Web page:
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Mimosa Tree Facts

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Mimosa Tree Facts

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Overview

Mimosa (Albizia julibrissin), also known as the silk tree, is a fast-growing, deciduous tree with a life span of 10 to 20 years. The tree is named after Filippo degi Albizzia, who was the first to bring mimosa out of Asia in 1749. Mimosa is a member of the Fabaceae or pea family, a large group with more than 16,000 members. The tree is high-maintenance and not for everyone, but the gardeners who are willing and able to give the tree the time and attention it needs are rewarded with a spectacular flower show.

Features

The mimosa tree grows from 15 to 40 feet tall with an open, airy crown spread of 20 to 50 feet. Lacy, delicate, fern-like, compound leaves grow up to 20 inches long and are made up of leaflets that measure under 2 inches long. Fragrant, silky, pink, 2-inch-wide pompom flowers bloom from late April to early July and are a favorite nectar source for bees. Flowers are followed by brown, hard fruits from 3 to 6 inches long.

Cultivars

Botanists have developed different varieties of the original tree. Alba is a variety with white flowers, Rosea (Ernest Wilson) is a hardier version has bright pink flowers and only grows from 10 to 15 feet tall.

Environment

Mimosa is hardy in USDA zones 6b through 9. Plant in full sun and a moist, well-drained soil. Partial shade is an option, but the tree performs best in full sun. The tree is drought and salt tolerant. The mimosa tree is a native of Asia, ranging from Iran to Japan. In the United States, the tree is found growing wild in the Southeast and in California.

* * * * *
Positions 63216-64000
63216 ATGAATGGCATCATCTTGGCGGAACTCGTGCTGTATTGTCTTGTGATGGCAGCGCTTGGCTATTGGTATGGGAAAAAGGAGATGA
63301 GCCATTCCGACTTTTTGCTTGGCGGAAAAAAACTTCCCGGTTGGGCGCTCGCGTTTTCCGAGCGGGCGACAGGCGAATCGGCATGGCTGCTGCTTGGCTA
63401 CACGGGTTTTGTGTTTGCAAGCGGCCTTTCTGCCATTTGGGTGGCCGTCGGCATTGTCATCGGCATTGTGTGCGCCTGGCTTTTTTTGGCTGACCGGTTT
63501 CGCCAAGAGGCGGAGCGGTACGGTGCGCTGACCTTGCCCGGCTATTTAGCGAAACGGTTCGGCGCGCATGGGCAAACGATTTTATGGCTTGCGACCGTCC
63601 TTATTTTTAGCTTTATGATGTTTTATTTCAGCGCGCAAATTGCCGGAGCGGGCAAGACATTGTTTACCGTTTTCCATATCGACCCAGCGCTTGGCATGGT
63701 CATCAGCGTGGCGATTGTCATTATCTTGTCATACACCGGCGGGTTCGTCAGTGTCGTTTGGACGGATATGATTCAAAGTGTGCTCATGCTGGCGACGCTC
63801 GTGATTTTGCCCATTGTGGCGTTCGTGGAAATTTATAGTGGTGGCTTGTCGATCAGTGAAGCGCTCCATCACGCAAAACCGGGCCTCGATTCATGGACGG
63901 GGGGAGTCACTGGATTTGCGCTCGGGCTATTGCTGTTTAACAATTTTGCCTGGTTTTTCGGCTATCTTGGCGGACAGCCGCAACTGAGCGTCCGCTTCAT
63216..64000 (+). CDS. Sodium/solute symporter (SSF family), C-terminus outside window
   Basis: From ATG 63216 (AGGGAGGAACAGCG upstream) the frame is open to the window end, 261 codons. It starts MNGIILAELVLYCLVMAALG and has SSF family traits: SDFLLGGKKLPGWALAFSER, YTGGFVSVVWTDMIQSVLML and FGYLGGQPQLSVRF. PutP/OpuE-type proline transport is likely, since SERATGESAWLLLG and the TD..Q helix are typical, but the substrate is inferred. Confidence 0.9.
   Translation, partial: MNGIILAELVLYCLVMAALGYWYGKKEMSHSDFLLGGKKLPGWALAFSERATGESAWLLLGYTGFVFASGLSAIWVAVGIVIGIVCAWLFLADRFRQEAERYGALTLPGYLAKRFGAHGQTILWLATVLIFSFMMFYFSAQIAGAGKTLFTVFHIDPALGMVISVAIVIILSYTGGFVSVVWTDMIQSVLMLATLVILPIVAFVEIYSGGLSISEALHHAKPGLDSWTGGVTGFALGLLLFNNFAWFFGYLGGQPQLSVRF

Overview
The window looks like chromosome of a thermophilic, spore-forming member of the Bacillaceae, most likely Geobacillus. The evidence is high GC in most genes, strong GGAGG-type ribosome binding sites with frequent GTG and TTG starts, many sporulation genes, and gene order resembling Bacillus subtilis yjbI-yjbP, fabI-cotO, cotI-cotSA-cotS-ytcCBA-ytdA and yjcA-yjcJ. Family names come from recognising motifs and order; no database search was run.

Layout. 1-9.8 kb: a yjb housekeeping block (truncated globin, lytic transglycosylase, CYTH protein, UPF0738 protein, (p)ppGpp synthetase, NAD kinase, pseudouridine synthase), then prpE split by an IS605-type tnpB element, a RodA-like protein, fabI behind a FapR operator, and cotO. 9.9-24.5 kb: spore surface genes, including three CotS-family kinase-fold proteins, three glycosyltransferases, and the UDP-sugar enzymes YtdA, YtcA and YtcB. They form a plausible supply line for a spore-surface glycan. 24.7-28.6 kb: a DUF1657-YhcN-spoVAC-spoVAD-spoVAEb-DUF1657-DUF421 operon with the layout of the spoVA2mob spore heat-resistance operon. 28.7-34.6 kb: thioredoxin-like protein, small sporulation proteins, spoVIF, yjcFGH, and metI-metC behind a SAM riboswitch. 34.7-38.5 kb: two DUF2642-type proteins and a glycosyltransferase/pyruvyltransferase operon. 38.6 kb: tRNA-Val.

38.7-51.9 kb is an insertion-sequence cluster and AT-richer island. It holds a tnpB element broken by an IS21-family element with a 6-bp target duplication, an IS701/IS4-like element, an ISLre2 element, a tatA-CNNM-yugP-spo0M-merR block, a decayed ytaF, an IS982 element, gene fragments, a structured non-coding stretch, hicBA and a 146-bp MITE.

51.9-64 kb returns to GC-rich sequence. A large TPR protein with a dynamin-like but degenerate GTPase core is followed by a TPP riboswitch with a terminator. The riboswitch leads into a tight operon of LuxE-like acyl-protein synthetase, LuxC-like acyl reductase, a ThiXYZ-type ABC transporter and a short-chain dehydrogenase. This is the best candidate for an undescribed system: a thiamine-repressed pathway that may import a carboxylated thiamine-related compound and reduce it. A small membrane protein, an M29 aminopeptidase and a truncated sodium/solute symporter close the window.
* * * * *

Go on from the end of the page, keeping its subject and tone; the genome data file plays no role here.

Uses

Use mimosa to provide shade for a terrace or patio. The tree is also used as a specimen plant for a front lawn.

Problems

Fruit and twigs cause a litter problem. The bark is thin and damage results from being hit with a lawnmower. The litter problem and the drooping habit of the branches make the tree a bad choice near sidewalks. The tree's roots grow close to the surface and get under sidewalks, lifting them up. Mimosa (vascular) wilt is a fatal, contagious disease. There is a disease-resistant variety of the tree available. Cottony cushion scale, mites and the mimosa webworm attack the tree. The tree is considered an invasive species in watershed areas.

Keywords: mimosa tree, silk tree, pom pom tree

About this Author

Regina Sass has been a writer for 10 years, penning articles for publications in the real estate and retail industries. Her online experience includes writing, advertising and editing for an educational website. Sass is a member of the Society of Professional Journalists.

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